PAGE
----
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Information Costs and Sequential Information Sampling

Benjamin Hebert and Michael Woodford ()

Research Papers from Stanford University, Graduate School of Business

Abstract: We propose a new approach to modeling the cost of information structures in rational inattention problems: the “neighborhood-based†cost functions. These cost functions have two properties that we view as desirable: they summarize the results of a sequential evidence accumulation problem, and they capture notions of “perceptual distance.†The first of these properties is connected to an extensive literature in psychology and neuroscience, and the second ensures that neighborhood-based cost functions, unlike mutual information, make accurate predictions about behavior in perceptual experiments. We compare the implications of our neighborhood-based cost functions with those of the mutual information in a series of applications: security design, global games, modeling perceptual judgments, and linear-quadratic-Gaussian settings.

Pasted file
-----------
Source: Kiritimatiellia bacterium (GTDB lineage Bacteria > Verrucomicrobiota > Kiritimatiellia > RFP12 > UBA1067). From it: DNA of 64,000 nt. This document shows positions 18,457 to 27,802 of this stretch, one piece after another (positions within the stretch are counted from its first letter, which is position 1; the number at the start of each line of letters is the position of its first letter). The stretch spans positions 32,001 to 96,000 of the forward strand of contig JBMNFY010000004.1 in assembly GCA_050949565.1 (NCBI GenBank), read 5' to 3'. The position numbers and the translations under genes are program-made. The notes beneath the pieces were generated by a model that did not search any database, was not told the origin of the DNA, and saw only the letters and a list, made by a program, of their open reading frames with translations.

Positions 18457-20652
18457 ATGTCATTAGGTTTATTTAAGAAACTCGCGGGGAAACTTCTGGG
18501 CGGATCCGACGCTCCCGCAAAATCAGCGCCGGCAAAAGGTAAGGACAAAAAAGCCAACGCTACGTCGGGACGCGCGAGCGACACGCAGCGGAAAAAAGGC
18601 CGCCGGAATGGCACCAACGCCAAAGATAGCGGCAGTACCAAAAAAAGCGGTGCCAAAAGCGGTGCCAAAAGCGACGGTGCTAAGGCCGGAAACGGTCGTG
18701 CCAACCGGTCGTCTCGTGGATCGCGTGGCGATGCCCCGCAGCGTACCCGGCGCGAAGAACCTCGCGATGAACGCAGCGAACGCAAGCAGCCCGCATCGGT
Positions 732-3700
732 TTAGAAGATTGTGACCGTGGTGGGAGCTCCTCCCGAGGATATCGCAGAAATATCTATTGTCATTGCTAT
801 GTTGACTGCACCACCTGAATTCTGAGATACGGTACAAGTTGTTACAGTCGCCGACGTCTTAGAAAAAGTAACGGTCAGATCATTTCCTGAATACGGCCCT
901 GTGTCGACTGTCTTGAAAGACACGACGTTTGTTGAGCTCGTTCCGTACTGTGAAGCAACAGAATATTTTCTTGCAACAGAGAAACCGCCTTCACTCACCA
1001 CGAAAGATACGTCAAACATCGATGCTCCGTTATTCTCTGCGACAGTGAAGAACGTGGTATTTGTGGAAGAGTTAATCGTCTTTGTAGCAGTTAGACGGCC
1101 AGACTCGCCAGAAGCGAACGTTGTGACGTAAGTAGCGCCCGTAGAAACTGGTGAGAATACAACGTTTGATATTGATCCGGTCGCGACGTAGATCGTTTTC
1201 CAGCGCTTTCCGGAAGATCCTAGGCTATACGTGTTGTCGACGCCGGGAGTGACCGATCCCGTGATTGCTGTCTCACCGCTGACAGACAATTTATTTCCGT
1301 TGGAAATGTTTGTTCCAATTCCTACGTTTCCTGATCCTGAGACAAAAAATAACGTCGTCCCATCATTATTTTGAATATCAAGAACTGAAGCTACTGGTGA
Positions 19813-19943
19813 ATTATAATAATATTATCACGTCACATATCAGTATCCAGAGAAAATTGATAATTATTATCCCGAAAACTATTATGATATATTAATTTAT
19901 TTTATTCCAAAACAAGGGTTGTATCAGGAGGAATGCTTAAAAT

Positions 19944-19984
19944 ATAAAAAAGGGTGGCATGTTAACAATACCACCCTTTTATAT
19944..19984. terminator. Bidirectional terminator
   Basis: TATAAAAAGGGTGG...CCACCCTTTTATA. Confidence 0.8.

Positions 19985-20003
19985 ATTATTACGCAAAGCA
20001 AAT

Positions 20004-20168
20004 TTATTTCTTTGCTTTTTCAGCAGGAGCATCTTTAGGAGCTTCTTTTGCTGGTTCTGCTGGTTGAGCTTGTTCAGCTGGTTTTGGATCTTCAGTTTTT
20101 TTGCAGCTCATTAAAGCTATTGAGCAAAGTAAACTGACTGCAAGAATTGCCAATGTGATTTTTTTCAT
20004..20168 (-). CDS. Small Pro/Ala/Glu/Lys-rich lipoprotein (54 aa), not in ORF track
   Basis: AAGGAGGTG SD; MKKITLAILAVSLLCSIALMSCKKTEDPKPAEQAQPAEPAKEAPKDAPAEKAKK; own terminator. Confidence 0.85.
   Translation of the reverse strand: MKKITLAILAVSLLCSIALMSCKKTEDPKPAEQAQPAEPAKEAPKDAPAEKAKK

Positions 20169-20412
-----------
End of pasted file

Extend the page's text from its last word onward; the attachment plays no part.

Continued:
Date: 2018-11
New Economics Papers: this item is included in nep-exp, nep-ore and nep-upt
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